Klan and Church, Lowell Mellett, 1923

The following is a brief excerpt of an article written by an Indiana newspaper man, Lowell Mellett (1884-1960), who was alarmed by the growing public presence of the KKK in Indiana in the early 1920s. Mellett was a distinguished journalist and served as an administrative assistant to President Franklin D. Roosevelt from 1940-1944.

So long ago that “On the Banks of the Wabash” had not yet been written, I was a boy in Indiana…Catholics were still something of a novelty to us natives. We had profound knowledge of the Protestant churches. We knew the Methodists, the Christians, the Baptists, the Presbyterians, the Campbellites, the Protestant Episcopals; knew which had the least irksome services; which Sunday School had the shortest sessions. But the Catholics happened to be newcomers. They came in on the boom that followed the discovery of natural gas and the building of many glass factories and steel and iron mills. They were strangers to us and consequently feared. It was some time before we realized that one of us was about as good, pound for pound, in a battle as one of the funny-talking lads from Pittsburgh. That having been established, in due course the barriers went down. The newcomers were absorbed into the community and it soon was as if they always had been there.

…Today [worry about the Catholics] has been revived. It is part of the state of mind that accounts for the amazing growth of the Ku Klux Klan in the old Hoosier commonwealth; that enables Indiana to compete with Ohio for the distinction of having a larger Klan membership than any other state. It helped make possible the remarkable election results of last fall, when practically every candidate opposed by the Klan went down in defeat.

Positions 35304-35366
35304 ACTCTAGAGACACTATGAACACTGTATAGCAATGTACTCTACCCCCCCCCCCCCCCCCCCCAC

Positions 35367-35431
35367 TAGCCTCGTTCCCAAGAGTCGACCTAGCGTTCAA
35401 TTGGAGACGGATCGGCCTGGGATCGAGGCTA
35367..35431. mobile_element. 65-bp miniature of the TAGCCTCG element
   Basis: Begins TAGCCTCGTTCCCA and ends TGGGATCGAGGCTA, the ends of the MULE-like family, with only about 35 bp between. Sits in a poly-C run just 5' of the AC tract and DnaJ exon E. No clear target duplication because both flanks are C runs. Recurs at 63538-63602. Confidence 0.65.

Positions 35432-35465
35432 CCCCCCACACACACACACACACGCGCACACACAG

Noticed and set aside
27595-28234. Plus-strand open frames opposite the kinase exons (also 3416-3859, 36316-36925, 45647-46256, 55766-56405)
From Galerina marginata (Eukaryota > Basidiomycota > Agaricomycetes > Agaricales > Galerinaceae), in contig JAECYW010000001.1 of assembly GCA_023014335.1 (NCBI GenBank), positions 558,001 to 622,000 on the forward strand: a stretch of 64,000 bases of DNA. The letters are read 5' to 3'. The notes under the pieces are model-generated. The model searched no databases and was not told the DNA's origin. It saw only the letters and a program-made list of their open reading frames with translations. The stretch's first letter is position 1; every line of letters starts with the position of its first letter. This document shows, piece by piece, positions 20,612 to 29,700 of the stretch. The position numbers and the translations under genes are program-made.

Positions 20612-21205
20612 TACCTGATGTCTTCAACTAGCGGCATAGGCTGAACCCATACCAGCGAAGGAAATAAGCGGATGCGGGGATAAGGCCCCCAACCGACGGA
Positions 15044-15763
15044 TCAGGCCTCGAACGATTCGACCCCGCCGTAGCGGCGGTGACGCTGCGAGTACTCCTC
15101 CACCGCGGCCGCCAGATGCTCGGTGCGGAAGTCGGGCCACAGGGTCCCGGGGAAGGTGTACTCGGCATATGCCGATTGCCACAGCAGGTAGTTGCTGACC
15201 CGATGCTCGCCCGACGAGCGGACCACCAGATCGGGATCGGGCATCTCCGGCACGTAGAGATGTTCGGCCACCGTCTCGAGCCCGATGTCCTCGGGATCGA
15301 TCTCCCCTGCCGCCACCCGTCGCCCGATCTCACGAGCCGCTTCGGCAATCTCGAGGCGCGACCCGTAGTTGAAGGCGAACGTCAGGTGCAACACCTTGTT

In Indiana, as in other states, the Klan has the usual trilogy of fears. It fears the Jews, the Negroes, and the Catholics. But I heard little concerning the Jews and the Negroes. I heard much concerning the Catholics…Very clearly the crux of the Klan problem in Indiana is the Catholic Church. The Klan is feeding on a revival of anti-Catholic feeling and renewed circulation of Catholic goblin stories. Men actually join the Klan because they believe that a magnificent home (a million-dollar palace is the term usually used) is being built in Washington, D.C. to house the Pope, and that the Vatican is soon to be moved to America!

Many have believed it is a fixed policy of the Church to keep its members down to a definite level of ignorance. Ku Klux Klan organs now assiduously spread this idea. The truth seems more nearly to be that the effort to spread education—general education, not merely sectarian education—is as great among Catholics as among Protestants.

Indeed, one of the most serious charges against the Church that you hear in Indiana is that they are endeavoring to obtain control of the public schools. Why? To wreck the public school system, to be sure! The Catholics have had control of the School Board in Indianapolis for years, several excited informants told me, and they would say, look how the schools have deteriorated!

Investigation revealed that the Catholics had been represented on the School Board by one member. The superintendent of schools in a certain city, I was told in a confidential whisper, is a Catholic. But I had know this man intimately for half a life time and knew the contrary to be true…However, unreasonable as are the allegations on which the Klan’s growth is largely based, this growth is the most important fact in Indiana today.

[From Lowell Mellett, ”Klan and Church,” The Atlantic Monthly vol. 132 (November 1923).]